408(B)2 Fee Disclosure Rules

It would seem obvious that 401(k) plan service providers should fully disclose all fees that they charge to 401(k) plan clients. Equally obvious is that employers should want to know about all fees before retaining a particular provider. In the real world neither of these things are always happening.

Perhaps it’s not surprising but there has been a lot of push back against 408(b)2 disclosure requirements from industry lobbyists. To our way of thinking, and perhaps it's because we have always fully disclosed this information, if a group of plan service providers are going to complain about this then perhaps they have something to hide. And if not outright hiding fees in the past many plan service providers have not made finding these fees very easy. There are also payments made to recordkeepers, for example, that just never show up anywhere for the plan sponsor to see. The service provider has to volunteer to talk about these payments which many are loath to do.

408(b)2 should have the effect of standardizing how fees and plan expenses are reported making comparisons between providers much easier. And along with these diclosures there is new imputus for employers to make sure the fees being charged to their plan are in fact reasonable. Unfortunately, the lack of a full understanding of the intricacies of just how fees are structured may endure as the disclosure format suggested by the Department of Labor is intended to help participatants compare investment options rather than truely educate employers and participants as to exactly what it is they are looking at. That true understandng probably requires the help of an experienced advisor as differentiated from an experienced salesperson which more aptly describes the "advisors" many, particularly smaller plans employ.

For example, many plan sponsors aren’t in full understanding of things like the varying expenses between share classes. One half of a percent in the difference in expense between an "A" share and an "R" share might not sound like a lot until you translate it into dollars and particularly when viewed over a period of many years. Many mutual funds have as many as 10 different share classes - same fund just 10 different fee structures. The new rules require that the fee be translated into dollars but only dollars per thousand in assets. Presumably people will be able to recognize there is a difference between $10 per thousand (1%) and $20 (2%) dollars per thousand but it would certainly have more impact if the person with $500,000 in the plan saw that number expressed as $5,000 per year as opposed to $10,000 per year in fees. As employers start to look at the fees being charged to their plans many will find that these extra 1% and 2% fees are in addition to fund management costs.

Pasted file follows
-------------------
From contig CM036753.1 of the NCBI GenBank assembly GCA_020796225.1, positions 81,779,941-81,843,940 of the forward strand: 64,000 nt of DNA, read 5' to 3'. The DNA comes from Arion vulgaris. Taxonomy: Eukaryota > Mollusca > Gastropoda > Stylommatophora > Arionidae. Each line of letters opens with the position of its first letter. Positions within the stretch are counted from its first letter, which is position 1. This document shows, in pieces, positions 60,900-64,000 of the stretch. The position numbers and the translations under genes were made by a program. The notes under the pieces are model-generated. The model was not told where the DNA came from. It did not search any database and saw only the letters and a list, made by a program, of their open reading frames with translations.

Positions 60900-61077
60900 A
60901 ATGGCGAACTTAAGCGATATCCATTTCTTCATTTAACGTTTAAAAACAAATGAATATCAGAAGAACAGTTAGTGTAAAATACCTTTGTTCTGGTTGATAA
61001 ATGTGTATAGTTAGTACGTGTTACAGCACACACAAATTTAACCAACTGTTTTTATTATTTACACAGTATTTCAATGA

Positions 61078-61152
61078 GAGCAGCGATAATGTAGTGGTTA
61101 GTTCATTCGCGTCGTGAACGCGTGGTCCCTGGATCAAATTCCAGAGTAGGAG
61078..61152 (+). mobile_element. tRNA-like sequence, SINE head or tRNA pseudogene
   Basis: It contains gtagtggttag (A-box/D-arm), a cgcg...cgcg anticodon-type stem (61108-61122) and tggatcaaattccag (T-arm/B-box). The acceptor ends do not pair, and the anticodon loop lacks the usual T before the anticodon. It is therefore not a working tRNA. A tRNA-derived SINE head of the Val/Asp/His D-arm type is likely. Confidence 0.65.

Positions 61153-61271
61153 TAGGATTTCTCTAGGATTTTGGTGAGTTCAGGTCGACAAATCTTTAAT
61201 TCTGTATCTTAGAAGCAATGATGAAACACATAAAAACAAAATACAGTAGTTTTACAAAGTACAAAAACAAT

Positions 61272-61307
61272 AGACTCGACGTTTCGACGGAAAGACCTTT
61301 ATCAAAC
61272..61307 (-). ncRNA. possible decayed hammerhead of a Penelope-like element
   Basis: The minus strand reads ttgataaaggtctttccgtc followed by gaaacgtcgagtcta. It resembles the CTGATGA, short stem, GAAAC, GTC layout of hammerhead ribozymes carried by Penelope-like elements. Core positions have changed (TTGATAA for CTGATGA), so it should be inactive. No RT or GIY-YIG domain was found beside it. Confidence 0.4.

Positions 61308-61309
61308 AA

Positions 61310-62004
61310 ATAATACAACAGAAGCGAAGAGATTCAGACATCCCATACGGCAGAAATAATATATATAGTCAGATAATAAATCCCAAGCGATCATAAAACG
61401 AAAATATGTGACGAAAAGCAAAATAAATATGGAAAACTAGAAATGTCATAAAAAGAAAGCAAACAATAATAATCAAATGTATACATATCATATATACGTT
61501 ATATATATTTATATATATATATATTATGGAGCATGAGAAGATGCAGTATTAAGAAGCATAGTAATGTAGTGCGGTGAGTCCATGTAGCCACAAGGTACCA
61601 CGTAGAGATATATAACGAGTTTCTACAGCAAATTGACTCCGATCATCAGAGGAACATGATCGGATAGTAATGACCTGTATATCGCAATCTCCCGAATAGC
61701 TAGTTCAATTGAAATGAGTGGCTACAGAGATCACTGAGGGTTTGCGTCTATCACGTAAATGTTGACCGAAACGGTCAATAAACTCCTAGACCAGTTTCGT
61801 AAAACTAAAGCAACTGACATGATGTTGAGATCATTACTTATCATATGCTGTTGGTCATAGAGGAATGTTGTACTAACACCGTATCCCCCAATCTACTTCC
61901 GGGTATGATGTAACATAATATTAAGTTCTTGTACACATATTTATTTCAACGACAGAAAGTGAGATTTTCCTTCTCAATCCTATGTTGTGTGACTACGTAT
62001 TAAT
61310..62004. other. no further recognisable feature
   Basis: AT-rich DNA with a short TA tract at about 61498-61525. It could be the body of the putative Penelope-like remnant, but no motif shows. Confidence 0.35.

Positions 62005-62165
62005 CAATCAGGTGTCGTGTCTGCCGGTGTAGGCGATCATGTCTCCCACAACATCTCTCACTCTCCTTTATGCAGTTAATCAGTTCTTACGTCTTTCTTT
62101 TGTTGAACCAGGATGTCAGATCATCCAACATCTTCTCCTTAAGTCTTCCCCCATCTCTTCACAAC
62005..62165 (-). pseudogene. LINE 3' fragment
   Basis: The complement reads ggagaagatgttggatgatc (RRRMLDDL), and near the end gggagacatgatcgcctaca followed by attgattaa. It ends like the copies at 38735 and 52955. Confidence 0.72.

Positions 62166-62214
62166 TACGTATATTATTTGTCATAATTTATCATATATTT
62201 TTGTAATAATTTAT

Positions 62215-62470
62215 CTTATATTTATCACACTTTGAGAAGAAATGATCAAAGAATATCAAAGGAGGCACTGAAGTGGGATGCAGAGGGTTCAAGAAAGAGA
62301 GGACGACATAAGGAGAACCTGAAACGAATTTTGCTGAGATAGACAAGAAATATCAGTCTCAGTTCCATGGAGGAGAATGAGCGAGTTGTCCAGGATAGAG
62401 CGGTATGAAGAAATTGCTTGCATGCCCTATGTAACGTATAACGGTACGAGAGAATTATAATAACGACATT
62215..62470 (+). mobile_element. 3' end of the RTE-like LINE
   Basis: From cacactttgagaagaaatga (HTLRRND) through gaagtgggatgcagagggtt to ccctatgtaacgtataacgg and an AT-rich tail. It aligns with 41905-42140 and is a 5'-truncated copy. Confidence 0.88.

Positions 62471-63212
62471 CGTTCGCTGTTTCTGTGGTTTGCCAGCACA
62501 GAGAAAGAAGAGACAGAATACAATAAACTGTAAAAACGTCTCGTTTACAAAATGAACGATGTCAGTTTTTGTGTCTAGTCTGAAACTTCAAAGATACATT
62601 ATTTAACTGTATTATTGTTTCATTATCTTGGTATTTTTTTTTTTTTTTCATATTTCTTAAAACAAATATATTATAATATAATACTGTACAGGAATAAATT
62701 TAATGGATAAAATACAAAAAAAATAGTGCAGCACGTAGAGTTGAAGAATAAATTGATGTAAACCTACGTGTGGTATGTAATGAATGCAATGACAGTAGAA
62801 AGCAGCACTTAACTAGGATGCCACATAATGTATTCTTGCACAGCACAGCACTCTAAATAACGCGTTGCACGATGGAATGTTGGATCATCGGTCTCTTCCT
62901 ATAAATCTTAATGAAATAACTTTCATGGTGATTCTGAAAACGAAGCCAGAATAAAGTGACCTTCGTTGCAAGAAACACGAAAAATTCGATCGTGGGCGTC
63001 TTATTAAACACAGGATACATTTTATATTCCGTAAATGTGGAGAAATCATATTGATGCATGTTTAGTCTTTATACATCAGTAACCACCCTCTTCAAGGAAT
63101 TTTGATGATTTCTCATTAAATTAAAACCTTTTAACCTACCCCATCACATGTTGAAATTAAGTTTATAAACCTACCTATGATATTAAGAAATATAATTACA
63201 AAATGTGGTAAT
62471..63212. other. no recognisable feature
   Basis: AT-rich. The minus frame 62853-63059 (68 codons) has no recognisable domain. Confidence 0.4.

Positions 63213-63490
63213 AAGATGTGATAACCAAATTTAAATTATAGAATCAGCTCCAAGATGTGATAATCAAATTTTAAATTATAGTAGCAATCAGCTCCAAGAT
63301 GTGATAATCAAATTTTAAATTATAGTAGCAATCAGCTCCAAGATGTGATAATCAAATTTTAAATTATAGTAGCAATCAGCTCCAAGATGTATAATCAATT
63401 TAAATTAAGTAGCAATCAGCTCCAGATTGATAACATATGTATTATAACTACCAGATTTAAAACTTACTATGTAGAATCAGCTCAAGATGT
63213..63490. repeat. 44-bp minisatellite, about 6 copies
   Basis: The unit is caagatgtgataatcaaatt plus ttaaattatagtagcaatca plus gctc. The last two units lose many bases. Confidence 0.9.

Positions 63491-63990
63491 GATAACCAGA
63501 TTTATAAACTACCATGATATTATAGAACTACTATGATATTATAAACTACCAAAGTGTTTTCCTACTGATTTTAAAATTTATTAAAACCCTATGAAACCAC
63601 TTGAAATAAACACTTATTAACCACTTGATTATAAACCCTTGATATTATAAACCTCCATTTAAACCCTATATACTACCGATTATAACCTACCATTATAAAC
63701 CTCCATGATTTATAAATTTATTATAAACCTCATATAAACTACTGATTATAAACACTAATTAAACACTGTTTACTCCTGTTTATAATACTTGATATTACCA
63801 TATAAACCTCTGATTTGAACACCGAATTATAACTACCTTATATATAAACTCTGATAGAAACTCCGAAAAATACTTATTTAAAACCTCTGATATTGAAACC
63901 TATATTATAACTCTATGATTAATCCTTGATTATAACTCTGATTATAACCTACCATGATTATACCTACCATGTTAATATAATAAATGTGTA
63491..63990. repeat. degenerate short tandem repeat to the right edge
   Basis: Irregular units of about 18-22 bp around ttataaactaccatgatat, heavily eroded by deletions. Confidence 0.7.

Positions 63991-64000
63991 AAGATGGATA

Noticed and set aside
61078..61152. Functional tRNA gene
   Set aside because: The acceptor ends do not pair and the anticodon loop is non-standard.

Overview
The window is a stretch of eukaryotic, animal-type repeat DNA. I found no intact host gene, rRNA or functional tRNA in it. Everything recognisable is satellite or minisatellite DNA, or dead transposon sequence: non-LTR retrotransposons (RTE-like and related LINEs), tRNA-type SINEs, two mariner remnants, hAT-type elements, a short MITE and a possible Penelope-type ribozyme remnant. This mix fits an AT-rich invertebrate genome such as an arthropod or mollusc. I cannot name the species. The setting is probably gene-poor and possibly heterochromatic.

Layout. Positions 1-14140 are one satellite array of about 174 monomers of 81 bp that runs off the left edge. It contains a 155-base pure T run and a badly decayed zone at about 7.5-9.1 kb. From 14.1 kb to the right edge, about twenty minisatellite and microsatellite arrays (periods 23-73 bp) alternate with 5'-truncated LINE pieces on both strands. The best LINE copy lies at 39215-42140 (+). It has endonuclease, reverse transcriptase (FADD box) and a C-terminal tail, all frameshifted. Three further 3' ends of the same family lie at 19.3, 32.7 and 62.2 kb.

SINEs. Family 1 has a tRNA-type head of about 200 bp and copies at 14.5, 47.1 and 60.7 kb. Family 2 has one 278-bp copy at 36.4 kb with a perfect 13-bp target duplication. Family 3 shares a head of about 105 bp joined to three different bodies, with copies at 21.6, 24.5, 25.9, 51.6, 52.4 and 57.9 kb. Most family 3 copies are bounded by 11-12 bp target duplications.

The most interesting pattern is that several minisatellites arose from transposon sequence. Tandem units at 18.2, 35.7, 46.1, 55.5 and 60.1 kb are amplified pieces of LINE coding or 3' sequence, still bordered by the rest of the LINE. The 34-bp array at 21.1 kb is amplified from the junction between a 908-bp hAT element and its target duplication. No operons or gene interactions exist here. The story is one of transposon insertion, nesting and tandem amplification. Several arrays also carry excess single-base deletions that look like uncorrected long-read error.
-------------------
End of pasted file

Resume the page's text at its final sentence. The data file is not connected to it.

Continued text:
Investors need to consider the value received for any fees paid. Hedge fund managers, for example, routinely get paid a 2% management fee plus a share of the profits generated by the manager. Hedge fund investors are willing to pay high fees for what they hope will be high returns - no comment on the wisdom of that expectation. In the context of a 401(k) plan those fees would be clearly unreasonable and for that matter, the investment is also clearly inappropriate.

401(k) fees need to be reasonable, absolutely, but we don’t buy into the argument that the only sensible investment is to buy index mutual funds because they generally have the lowest costs. Several active managers we are familiar with while charging higher but still reasonable fees have regularly outperformed a comparible index over time, and this net of all fees. We have reams of evidence supporting this position. We only point this out because we believe that participants deserve the best possible investment managers we can find to help them on their journey to retirement.

It’s also clear that even the best managers may only provide an extra return of 2% per year on average so when fund expenses are too high it makes outperforming a relevant index very unlikely. Some plans, smaller plans in particular pay up to 3% in asset based fees. It's easy to understand why a plan service provider charging that kind of fee might not want to point out that fact but fees that high make investment success virtually impossible.

We have always been proponents of fee transparency. Whether using our internal recordkeeping systems or consulting with clients on provider search or their existing plan platform we want to make sure that the fiduciaries to the plan understand all revenue sources the service provider(s) receives and what they receive in return for those dollars. We also want them to know how those fees compare to alternate providers.

Providing these disclosures is business as usual for us but we are pleased to see that all providers of services to retirement plans will need to rise to this standard as well.

Not talked about as much as the fee disclosure aspects of 408(b)2 is the requirement that service providers declare whether they are acting as a fiduciary to the plan or not. That is a entirely different but equally important subject. Plan sponsors will now know which side of the table their advisors sit on.



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